International students account for all of the growth in postsecondary enrolments: StatsCan

The report comes after Statistics Canada found that universities face up to $3.4 billion in losses due to COVID-19. Most of the losses are attributed to border restrictions for international students.

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A new report has highlighted the extent to which public universities in Canada remain dependent on international students for growth. The report by Statistics Canada has found that over a 10 year period, international enrolment in formal programs have tripled while Canadian student enrolment increased at a slower pace. In 2018/2019 alone, increases in student enrolment in Canadian public universities and colleges were driven solely by international students. 

Canadian student enrolment in formal programs increased by 10.9% throughout a 10 year period while international student growth represented 57.2% of growth in all program enrolments.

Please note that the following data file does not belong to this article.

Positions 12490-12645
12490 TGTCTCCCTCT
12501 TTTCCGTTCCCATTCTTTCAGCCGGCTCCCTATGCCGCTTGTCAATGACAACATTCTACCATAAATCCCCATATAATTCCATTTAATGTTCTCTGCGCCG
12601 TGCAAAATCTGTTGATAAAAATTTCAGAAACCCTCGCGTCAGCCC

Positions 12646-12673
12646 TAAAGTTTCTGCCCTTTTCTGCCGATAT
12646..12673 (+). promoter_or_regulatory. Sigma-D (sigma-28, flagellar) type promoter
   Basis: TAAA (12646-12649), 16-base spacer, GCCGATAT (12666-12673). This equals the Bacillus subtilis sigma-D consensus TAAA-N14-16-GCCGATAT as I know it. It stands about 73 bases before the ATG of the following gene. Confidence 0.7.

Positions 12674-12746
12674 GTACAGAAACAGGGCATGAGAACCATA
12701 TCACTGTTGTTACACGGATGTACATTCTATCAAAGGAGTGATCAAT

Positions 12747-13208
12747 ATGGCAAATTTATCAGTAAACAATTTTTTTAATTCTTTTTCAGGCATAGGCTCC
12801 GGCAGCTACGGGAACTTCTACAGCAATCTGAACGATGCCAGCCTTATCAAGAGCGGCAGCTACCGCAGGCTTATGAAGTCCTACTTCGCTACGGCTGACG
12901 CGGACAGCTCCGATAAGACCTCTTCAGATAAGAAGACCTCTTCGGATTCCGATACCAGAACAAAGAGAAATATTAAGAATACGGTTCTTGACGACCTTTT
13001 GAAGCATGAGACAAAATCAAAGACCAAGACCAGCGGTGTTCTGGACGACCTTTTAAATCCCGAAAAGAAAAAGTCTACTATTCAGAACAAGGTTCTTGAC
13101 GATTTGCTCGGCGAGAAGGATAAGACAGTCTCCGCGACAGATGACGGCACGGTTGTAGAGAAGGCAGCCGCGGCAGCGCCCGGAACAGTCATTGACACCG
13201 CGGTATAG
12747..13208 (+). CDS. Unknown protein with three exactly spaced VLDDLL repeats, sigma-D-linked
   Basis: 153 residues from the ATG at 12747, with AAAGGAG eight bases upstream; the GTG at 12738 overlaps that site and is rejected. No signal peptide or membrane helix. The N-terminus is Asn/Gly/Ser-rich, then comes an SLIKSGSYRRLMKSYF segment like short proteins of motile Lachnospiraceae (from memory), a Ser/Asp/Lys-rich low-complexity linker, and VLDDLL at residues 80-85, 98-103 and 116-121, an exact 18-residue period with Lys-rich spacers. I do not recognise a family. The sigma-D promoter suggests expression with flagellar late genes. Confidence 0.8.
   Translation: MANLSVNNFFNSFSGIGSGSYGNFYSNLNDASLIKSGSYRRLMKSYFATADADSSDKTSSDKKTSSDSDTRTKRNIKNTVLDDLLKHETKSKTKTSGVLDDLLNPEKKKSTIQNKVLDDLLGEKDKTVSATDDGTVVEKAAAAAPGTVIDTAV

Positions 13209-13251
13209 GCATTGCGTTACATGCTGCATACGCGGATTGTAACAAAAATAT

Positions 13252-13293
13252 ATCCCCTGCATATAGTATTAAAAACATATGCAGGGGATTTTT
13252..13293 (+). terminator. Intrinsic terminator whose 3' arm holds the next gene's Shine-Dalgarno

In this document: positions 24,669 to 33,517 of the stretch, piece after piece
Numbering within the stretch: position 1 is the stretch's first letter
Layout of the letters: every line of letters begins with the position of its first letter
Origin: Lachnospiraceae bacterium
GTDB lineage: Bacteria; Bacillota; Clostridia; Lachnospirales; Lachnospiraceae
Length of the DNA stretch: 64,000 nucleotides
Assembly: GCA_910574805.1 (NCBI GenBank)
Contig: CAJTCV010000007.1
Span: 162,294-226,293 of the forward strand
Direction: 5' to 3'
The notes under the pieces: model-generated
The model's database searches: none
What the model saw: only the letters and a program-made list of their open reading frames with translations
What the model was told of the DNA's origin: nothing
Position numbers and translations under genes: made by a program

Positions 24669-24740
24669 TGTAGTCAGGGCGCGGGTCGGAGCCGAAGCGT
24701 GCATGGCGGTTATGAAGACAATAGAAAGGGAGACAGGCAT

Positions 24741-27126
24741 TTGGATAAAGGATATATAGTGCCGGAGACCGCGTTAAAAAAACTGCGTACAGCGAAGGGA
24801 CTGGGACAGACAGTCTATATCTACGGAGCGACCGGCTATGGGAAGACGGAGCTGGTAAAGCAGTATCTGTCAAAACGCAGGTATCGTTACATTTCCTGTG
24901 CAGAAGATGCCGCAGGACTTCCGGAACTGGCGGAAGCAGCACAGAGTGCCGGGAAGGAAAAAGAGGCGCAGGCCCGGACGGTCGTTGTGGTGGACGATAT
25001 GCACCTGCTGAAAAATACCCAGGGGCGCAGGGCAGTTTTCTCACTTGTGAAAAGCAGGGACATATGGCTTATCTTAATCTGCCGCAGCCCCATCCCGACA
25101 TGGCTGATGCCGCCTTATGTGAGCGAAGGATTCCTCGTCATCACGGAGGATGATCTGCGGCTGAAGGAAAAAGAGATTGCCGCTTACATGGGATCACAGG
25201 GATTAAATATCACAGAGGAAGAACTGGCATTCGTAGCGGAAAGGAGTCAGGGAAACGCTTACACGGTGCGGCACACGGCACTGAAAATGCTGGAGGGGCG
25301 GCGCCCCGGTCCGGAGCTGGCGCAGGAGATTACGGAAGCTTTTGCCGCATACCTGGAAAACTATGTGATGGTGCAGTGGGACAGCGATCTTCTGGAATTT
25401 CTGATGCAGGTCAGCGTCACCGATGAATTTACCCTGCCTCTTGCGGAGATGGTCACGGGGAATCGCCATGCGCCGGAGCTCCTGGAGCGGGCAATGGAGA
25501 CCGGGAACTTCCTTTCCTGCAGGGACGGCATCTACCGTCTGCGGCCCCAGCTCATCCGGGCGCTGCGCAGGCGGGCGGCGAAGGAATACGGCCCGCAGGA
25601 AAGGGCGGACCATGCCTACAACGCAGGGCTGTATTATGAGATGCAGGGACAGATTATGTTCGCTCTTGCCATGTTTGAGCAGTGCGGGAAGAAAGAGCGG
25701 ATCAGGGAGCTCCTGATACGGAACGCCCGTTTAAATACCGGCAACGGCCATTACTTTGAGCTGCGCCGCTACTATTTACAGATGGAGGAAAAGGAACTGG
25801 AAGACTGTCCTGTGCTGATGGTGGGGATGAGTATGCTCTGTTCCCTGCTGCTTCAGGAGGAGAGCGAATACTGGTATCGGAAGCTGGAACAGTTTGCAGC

“Previous analysis has shown that the reliance of universities on tuition as a revenue source has grown over the past decade and that international students, who pay substantially higher tuition than domestic students, are an important element of this growth, contributing an estimated 40% of all tuition fees and accounting for almost $4 billion in annual revenue for Canadian universities in 2018/2019,” the report by Statistics Canada finds. 

Two thirds of international students originate from China and about a quarter originate from India. International students in Canada originate from approximately 225 countries. Most international students enrol in Business and management. 

The report comes after Statistics Canada found that universities face up to $3.4 billion in losses due to COVID-19. Most of the losses are attributed to border restrictions for international students.

The report also finds a substantial decrease in  the humanities while STEM fields such as Business, management, mathematics and computer science are increasing. Statistics Canada believes that this is a reflection of changing labour market demands. Previous surveys saw respondents with arts or humanities degrees express that they were “overqualified” for their occupation. 

The increasing enrolment of mathematics and computer science may represent the increasing “digitization” of the community. 

“[The increasing enrolment of mathematics and computer science] reflects the increased digitalization of society in general where, according to a recent study, jobs associated with the digital economy (+37.0%) grew much more than the total economy (+8.6%) from 2010 to 2017,” Statistics Canada reports. 

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